This Thursday, I had a fun encounter. I met author Jeffery Ryan at a coffee house in North Conway and talked about his new book published by Appalachian Mountain Club Books, “Blazing Ahead: Benton Mackay, Myron Avery and the Rivalry that Built the Appalachian Trail.”
A lifelong Mainer, Ryan had come to town in his 1985 Volkswagen bus, which had faithfully carried him on a months-long book tour out west.
We settled in for a chat. I had recently finished his book, and felt that sometimes you learn things about history that you didn’t know you needed to know. For example, what were wilderness values in the early 1920s, before the automobile changed everything? How did those values effect Benton Mackay’s idea of an Appalachian Trail?
The idea of this book slowly germinated as Ryan was working on a section hike of the Appalachian Trail with a friend that took many years. This adventure was the subject of his first book: “Appalachian Odyssey: A 28-Year Hike on America’s Trail.” An editor of National Geographic said in a review of this book, "It is destined to be a classic of nature and travel writing."
Ryan found ample material to start his new book project in the Maine State Archive in the Maine State Library in Augusta. There he found volumes of letter correspondence to and from Myron Avery.
“Blazing Ahead” is about people of influence and drive. The Harvard educated Mackay was a visionary who had an idea of how to increase the quality of life of working people by giving them the opportunity to get out on the high ridges of the Appalachian chain, at the least for a few days or weeks a year. But it also included utopian self-sufficient communities below the ridges to counteract the migration to the cities which was occurring. Little did he know at the time of his idea that the automobile would do that later, yet not in a utopian fashion.
Avery was a maritime lawyer from Lubec, Maine. Things were done his way or the highway. Although he made many enemies, he carried the idea of an Appalachian Trail from an idea to a physical reality. It was a herculean task, including getting permission for land, finding individuals and creating trail clubs to do trail work, creating guidebooks as it progressed, marking the course of the trail, cutting and blazing it. He traversed the whole trail himself in this effort.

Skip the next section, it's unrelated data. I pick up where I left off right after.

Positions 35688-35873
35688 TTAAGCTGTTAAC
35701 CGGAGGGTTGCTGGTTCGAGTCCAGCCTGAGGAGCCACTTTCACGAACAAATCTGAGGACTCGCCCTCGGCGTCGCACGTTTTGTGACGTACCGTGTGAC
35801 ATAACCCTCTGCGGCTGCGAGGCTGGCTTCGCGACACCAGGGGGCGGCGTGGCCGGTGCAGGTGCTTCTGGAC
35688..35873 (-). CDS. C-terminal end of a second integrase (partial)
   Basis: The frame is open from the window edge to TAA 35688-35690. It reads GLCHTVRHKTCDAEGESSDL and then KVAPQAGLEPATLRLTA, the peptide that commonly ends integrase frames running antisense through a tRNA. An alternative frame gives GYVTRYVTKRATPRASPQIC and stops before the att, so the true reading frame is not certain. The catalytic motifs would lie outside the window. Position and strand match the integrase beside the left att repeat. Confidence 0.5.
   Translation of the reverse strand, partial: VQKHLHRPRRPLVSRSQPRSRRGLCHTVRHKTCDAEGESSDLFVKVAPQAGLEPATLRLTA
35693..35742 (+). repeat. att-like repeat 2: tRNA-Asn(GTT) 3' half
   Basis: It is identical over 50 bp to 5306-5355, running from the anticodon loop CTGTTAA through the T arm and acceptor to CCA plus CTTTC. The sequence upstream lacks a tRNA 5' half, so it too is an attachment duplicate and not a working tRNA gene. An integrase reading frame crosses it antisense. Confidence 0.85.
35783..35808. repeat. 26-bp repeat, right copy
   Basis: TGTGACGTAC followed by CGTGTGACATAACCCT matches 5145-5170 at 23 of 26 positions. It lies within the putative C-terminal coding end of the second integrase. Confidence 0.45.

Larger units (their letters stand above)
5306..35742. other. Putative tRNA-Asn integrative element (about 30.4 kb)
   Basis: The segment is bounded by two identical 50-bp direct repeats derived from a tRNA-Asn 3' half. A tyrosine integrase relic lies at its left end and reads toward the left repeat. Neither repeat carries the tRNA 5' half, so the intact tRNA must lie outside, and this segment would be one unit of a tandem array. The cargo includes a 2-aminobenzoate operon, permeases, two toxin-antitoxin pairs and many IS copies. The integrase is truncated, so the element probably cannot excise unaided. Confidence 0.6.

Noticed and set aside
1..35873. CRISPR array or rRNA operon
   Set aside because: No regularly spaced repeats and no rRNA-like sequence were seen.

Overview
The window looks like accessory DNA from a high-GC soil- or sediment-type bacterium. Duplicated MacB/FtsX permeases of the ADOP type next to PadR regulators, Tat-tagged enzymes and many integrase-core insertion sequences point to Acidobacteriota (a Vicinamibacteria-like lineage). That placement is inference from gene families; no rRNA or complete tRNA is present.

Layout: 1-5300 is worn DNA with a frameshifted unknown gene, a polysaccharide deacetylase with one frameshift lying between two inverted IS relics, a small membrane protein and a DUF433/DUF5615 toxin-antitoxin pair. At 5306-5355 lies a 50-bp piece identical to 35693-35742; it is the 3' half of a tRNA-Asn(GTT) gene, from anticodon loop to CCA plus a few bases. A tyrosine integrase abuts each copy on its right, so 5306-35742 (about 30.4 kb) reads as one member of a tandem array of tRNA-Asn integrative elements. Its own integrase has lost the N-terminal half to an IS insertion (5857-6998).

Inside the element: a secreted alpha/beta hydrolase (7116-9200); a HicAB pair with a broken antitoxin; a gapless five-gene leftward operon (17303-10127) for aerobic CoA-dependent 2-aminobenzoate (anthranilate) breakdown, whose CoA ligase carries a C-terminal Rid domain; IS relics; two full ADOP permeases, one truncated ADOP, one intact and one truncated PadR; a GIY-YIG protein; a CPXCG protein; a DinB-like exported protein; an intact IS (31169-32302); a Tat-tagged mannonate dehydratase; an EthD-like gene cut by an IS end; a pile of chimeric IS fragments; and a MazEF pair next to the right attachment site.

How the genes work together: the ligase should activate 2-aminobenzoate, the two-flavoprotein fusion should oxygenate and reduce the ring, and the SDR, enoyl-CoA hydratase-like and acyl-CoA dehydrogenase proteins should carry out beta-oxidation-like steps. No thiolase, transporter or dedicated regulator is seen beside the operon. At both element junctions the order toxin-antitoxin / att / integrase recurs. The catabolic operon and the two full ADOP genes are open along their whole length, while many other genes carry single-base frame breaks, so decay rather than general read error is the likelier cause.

His primary falling out with Mackay occurred well along in the process, when the proposed Skyline Drive was to go along the ridge of the Great Smokies.
Of course, the story includes many other people from the beginning. The book starts with a section entitled Cast of Characters, including early proponents of Mackay’s idea, people who worked with and sparred with Myron Avery, faithful trail builders, journalist, AMC committee members, wardens, and many more. This is not a story of only two men, but of their influence over a movement of individuals who worked for open space.
One quote by Benton Mackay struck some depth for me, when I was a short way into the book. “High and dry above the stupendous detail of our job, we should hold the reason for it all. This not to cut a path and then say ‘Aint’ it beautiful.’ Our job is to open a realm.”
If you are interested in the history of the people who had the inspiration and drive to complete the Appalachian Trail, of their many human qualities, and how their accomplishments fit into the wider scope of modern day conservation, you should go see Jeffery Ryan at White Birch Books Saturday, Nov. 18, at 2 p.m., listen to him and perhaps be inspired to buy his book. His previous book “Appalachian Odyssey" will also be available.
Finally, I’m going to give you a suggestion for a short hike on the Appalachian Trail out of Pinkham Notch.
To me, the short 1-mile walk to Lost Pond is quintessential White Mountains. Park at the AMC Pinkham Notch Camp on Route 16. Walk across the highway to the trail sign for Lost Pond. A board walk to a bridge with bring you to a rolling trail south, which soon reaches the Cutler River. The trail follows it for a way then rises to Lost Pond. Be sure to walk along the pond half way to a flat rock for natural viewing. Across the pond rises Mount Washington. Huntington Ravine is squarely facing you. A beaver lodge is on the other shore.